Happy Passover and happy Easter for those who are celebrating this week! I’m almost too bloated on deviled eggs and mini-cheesecakes and ham to write tonight, but I’m working through it.
It’s been an uneventful and moderately productive week for me, both in writing and otherwise. This coming week, my goal is to finish several book reviews, as I’ve finished a few things lately that I really enjoyed. After about a week-long reading slump (mostly due to getting stuck on a title I didn’t like but that had a concept too good for me to quit it right away), I just started an ARC of Wicked Wonders by Ellen Klages (out May 2 from Tachyon Publications). I’ve only read the first story, but I’m already really excited about the rest. I’ll probably be reading that in tandem with the new John Joseph Adams edited anthology, Cosmic Powers, which has my favorite table of contents of the year so far and is out this Tuesday, April 18, from Saga Press.
The finalists for this year’s Eugie Award have been announced.
The World Fantasy Awards Administration unveiled the new award statuette that will be replacing the bust of old, gross racist H.P. Lovecraft. It’s gorgeous, and finally addressing the Lovecraft problem built up a lot of good will. Which was then swiftly squandered when everyone learned that they’re keeping Lovecraft on as a pin for all award nominees. Apparently there’s a bunch of pins left over from previous years and they want to use them til they’re gone, which is thrifty, but still ill-advised considering how much people don’t want to look at some nasty old racist’s ugly face anymore. Still, that new stature really is lovely.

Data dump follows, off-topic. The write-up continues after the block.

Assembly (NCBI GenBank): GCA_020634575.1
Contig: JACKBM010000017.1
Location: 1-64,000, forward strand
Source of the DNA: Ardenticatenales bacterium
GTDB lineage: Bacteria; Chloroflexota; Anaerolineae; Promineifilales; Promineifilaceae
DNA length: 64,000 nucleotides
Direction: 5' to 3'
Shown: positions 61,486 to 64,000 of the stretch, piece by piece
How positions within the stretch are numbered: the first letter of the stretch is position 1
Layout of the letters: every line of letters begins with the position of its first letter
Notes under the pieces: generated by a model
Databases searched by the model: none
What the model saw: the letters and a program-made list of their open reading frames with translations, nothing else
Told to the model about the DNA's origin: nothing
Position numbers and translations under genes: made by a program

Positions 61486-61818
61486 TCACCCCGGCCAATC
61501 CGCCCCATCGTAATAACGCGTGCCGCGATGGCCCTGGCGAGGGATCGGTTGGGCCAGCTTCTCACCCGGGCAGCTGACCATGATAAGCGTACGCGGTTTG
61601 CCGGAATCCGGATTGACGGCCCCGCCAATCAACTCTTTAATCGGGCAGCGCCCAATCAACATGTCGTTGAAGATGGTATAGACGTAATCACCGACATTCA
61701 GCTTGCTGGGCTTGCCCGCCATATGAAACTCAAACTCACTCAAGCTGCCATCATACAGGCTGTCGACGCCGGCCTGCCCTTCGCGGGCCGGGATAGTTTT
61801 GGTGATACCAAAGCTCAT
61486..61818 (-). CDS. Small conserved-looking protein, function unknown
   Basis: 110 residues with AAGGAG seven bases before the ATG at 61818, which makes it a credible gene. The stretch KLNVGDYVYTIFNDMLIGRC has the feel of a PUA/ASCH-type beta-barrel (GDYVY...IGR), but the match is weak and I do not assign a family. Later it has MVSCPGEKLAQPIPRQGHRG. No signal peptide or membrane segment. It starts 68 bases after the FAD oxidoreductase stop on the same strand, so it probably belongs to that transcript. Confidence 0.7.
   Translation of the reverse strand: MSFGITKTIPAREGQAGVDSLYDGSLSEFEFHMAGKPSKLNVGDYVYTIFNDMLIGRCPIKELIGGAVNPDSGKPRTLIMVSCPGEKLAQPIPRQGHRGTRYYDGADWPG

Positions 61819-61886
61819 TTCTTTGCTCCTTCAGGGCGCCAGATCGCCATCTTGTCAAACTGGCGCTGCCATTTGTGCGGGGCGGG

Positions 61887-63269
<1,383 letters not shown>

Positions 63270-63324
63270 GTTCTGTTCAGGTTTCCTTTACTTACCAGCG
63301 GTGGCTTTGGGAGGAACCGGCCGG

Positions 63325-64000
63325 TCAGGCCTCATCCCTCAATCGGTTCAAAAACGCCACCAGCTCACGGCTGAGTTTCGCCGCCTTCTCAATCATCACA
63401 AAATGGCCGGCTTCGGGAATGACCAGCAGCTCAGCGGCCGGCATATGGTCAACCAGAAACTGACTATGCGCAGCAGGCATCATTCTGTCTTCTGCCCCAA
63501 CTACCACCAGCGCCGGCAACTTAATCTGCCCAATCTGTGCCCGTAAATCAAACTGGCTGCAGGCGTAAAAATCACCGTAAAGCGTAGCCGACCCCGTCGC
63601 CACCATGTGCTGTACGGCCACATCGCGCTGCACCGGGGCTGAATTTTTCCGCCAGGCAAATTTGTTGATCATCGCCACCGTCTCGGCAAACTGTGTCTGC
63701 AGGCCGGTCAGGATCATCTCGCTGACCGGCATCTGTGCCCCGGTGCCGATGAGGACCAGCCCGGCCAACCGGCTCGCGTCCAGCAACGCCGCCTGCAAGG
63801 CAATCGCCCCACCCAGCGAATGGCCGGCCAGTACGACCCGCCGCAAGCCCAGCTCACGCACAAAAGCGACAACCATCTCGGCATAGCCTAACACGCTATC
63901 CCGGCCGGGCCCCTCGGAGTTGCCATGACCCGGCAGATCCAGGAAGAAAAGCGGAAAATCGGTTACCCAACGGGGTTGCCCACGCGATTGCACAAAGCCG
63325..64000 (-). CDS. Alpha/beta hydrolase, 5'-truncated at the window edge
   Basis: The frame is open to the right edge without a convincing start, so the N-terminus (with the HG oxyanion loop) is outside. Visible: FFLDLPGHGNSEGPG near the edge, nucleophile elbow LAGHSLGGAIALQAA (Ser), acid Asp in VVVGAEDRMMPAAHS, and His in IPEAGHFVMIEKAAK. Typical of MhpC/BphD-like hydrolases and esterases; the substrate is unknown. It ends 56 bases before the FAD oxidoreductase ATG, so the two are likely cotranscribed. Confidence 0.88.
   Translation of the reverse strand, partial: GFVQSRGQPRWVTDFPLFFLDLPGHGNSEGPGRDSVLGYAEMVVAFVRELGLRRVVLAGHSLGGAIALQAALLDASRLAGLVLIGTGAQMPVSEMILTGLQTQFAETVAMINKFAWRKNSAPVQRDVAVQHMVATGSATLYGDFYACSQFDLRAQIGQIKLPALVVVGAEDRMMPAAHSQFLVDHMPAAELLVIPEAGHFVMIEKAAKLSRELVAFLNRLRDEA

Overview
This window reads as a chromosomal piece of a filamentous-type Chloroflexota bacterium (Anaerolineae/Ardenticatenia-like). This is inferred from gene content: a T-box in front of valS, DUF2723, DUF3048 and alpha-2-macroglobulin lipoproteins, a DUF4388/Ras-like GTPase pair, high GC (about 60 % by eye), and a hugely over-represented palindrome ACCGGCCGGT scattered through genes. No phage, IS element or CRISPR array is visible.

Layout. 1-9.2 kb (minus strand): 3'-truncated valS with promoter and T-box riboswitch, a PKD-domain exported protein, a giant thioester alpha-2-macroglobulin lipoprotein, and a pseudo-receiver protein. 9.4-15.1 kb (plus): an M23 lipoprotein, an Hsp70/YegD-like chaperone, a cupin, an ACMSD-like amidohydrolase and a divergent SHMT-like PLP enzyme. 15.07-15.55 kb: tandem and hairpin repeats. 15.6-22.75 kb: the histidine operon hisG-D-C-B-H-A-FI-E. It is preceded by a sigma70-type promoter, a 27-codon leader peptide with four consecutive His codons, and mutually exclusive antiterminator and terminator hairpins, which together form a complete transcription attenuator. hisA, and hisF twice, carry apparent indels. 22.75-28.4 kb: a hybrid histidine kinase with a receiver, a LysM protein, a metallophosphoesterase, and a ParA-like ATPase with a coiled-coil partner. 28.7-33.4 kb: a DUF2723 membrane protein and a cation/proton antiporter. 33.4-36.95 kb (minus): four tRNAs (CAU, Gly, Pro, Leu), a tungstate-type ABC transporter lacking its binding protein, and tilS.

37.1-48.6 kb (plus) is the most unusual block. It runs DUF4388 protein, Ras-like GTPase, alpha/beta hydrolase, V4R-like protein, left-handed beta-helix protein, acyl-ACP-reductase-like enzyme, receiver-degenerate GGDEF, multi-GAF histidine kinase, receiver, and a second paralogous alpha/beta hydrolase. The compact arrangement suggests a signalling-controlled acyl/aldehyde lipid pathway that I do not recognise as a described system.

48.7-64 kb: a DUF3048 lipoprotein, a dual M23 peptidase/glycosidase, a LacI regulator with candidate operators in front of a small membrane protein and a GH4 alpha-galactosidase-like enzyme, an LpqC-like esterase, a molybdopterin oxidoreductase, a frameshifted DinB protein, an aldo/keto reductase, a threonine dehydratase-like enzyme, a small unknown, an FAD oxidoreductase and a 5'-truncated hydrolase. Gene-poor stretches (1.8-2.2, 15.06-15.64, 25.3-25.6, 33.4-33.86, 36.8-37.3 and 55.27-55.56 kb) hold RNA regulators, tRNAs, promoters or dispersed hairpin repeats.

Word is that Piers Anthony’s Xanth novels are being adapted for film and television, and I’m full of mixed feelings about it. I read and loved the shit out of those books when I was in middle school, but I realize as an adult that Xanth is best enjoyed when you’re just old enough to appreciate puns but still young enough that Piers Anthony’s creepily unfortunate gender politics is all going to go right over your head.
It turns out that I’m still not okay about Carrie Fisher. This tribute video made me cry. A lot.
I felt slightly better on reading the announcement of a new Star Wars anthology. Coming October 3, From a Certain Point of View will consist of 40 new stories told from the perspectives of background characters from A New Hope. While there’s no table of contents yet, there’s already an impressive list of authors donating work to the collection, from which all proceeds will go to benefit First Book, a non-profit that provides books and other learning materials to educators and organizations helping children in need.
Fantasy Book Cafe’s Women in SFF Month continued this week:
- Gail Carriger wrote about why she writes queer characters
- Danya from Fine Print wrote about menstruation in fantasy novels
- S. Jae Jones wrote about identity and being an Asian American writer who doesn’t write about being Asian American
- Yangsze Choo wrote about the houses that have inspired her books
- Kat Howard wrote about being asked why there are so many women in her stories
- And the Week 3 schedule is HERE.
Dianna Gunn’s novella, Keeper of the Dawn, is out on April 18 from Book Smugglers Publishing, and this week she talked about her inspirations and influences for the book.
Aliette de Bodard wrote a guest post over at Skiffy and Fanty about writing vibrant, unexpected characters.
Nerds of a Feather, Flock Together is still pumping out their Dystopian Visions series, which I am still loving. It’s a great mix of posts on stuff I know well and things I’m less familiar with. This week, they covered:
At Strange Horizons, Erin Horakova wrote an amazing essay on what she calls “Kirk Drift”–the disconnect between the popular imagination of James T. Kirk and the actual, textual reality of the character.
Aidan Moher kicked off a new blog series at Tor.com, The Art of SFF, with a post about Richard Anderson.
My favorite free-online short fiction of the week was Kate Lechler’s “The Hulder’s Husband Says Don’t” over at Fireside.
I loved Ana Lily Amanpour’s first feature-length film, A Girl Walks Home Alone at Night (on Netflix if you haven’t seen it!), so I’m pretty stoked about her new movie, The Bad Batch, which is being described as “a horror-romance (with cannibals).”
I’m fairly certain that Atomic Blonde is going to be a problematic mess, but I am really excited for it. There’s a new trailer, and it looks AMAZING: